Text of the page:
What Is Mephedrone Addiction and How Is It Treated?

With all of the slang names, scientific terms, and regular terms for the myriad of drugs available to the population on the black market, mephedrone is a name that often lacks popularity in the world of heroin, cocaine and marijuana abuse. So what is mephedrone and what does it do? Is it dangerous?

Mephedrone belongs to the cathinone family, a group of drugs that are closely related to amphetamines, including meth, ecstasy and speed. It is a powerful stimulant, and although not much is known about the long term effects from abuse, Mephedrone often produces immediate effects of euphoria, alertness and feelings of affection for the people around. On the downside, mephedrone, also known as ‘meow,’ can produce sensations of paranoia, anxiety and can over-stimulate the heart, blood circulation, and the nervous system of the body.

Mephedrone can be found as a powdery white, off-white or yellowish substance, closely resembling cocaine. Because of the similarity in appearance between mephedrone, cocaine, meth, and heroin, it can be hard to tell if mephedrone is exactly what it really is; in other words, it can sometimes be mistaken for another drug. Even more difficult to be sure of, is the chemical composition of the drug. Purities and composition can vary with each batch, each dealer, and each purchase. This increases health risks of taking the drug, since harsh side effects could prove fatal depending on the chemical combinations.

Up until very recently, mephedrone was considered a legal alternative to cocaine, meth and heroin. The stimulant properties have been found to produce rushes similar to those of heroin and meth; it also produces the “alert stimulation,” popular with cocaine use. Sold as plant food or ‘bath salts’ online, the only way sellers were able to legally distribute the drug was to name it under the pretense of not being used for human consumption, which was printed on the label. Although the label informed users that the substance was not made for human consumption, this was how the drug was once sold easily. Recently, the US government began to prohibit the production, as well as distribution and sale of mephedrone under these pretenses.

As listed above, long term effects of mephedrone are still unclear, however it has been found that the drug holds a very high potential for addiction. It mimics addiction forming habits that are seen in meth and cocaine abuse, in which users enjoy the euphoric feelings and continue repeated abuse, which can span over weeks, until at some point they realize that the abuse has turned into dependence.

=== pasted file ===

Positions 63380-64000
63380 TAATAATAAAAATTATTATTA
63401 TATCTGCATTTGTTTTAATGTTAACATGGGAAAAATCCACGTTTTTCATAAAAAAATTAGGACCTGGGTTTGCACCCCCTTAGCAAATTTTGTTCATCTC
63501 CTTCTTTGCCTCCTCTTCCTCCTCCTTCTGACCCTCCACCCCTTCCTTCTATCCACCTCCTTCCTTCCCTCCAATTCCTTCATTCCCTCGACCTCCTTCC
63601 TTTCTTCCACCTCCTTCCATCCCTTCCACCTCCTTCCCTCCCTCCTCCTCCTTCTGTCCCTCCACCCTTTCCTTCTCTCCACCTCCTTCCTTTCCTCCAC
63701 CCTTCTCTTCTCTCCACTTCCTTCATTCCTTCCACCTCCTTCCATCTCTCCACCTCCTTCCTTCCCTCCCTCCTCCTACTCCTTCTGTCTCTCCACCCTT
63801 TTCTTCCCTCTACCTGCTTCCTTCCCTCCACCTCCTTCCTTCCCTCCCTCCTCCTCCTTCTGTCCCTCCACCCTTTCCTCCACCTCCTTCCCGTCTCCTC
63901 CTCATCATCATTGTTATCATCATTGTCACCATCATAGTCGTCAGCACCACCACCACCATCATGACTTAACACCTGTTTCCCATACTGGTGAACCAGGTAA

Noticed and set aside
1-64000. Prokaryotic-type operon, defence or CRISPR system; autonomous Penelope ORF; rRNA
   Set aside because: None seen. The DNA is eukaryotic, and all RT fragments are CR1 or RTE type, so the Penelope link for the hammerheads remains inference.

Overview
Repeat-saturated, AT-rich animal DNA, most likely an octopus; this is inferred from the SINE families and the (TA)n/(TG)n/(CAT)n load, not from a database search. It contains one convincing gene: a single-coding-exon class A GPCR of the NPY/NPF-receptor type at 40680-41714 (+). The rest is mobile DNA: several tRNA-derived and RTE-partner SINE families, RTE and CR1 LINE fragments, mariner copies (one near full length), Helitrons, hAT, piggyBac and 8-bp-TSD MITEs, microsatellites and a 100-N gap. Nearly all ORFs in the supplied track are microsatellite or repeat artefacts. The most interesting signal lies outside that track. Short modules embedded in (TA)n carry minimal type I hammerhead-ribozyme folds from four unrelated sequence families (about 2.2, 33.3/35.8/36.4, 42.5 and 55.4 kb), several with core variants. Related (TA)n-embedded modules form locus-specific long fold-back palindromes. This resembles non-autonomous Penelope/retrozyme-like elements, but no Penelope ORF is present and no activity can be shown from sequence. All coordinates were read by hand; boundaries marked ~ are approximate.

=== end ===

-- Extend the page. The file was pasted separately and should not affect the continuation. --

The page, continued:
Mephedrone also builds tolerance as fast as other drugs like cocaine and heroin. Users find that after just a few uses, the amount of drug consumed must be upped again and again to produce similar results from earlier trips. This only fuels the developing addiction, making it easier to become severely dependent and harder to stop as the body craves higher and higher dosages.

Methods for ingesting mephedrone do vary. It can be snorted like cocaine, popped in pill form, or smoked. Rarely injected, mephedrone users also take part in consumption which is dubbed as ‘bombing’. In order to ingest mephedrone in this manner, an amount of the drug is wrapped in a small piece of paper and then swallowed to be absorbed through the stomach into the blood stream. Each method of ingestion produces similar effects; as a result, the intensity and speed for which side effects begin vary slightly.

When seeking treatment for mephedrone addiction, it is recommended that users seek a medically monitored detoxification setting, or an inpatient setting where doctors can oversee the process and secure safe health throughout. Because not much is known about mephedrone addiction yet, it is unclear whether a sudden halt in drug use can cause severe health complications (like heroin addiction does). This is why it is better safe than sorry when choosing detoxification specifications. Detoxing alone is a serious matter that can lead to death without medical supervision.

Along with a detoxification plan, it is important for recovering mephedrone addicts to also seek a rehab program which includes some form of cognitive-behavioral therapy, whether it is individual, group or family, or a 12 Step program. This is vital, as therapy can help individuals cope with distracting side-effects such as anxiety, depression and cravings. It is important for recovering addicts to sort out any problems which may have stemmed from mephedrone addiction. Understanding the driving factor behind the addiction, and learning coping tools and techniques for cravings and avoiding future drug use can make a huge difference in the success of achieving sobriety and getting life back on a normal track.

When dealing with mephedrone, it is important to keep in mind that the drug is now illegal, and can result in jail time, hefty fines, and other serious consequences just from carrying the drug; you can also be persecuted for ingesting or selling it as well. Also, it is important to understand that although research is still being done to fully understand the short term, as well as the lasting effects of mephedrone abuse, this does not mean that physical and psychological health are exempt from deterioration.

Source by Nathan P

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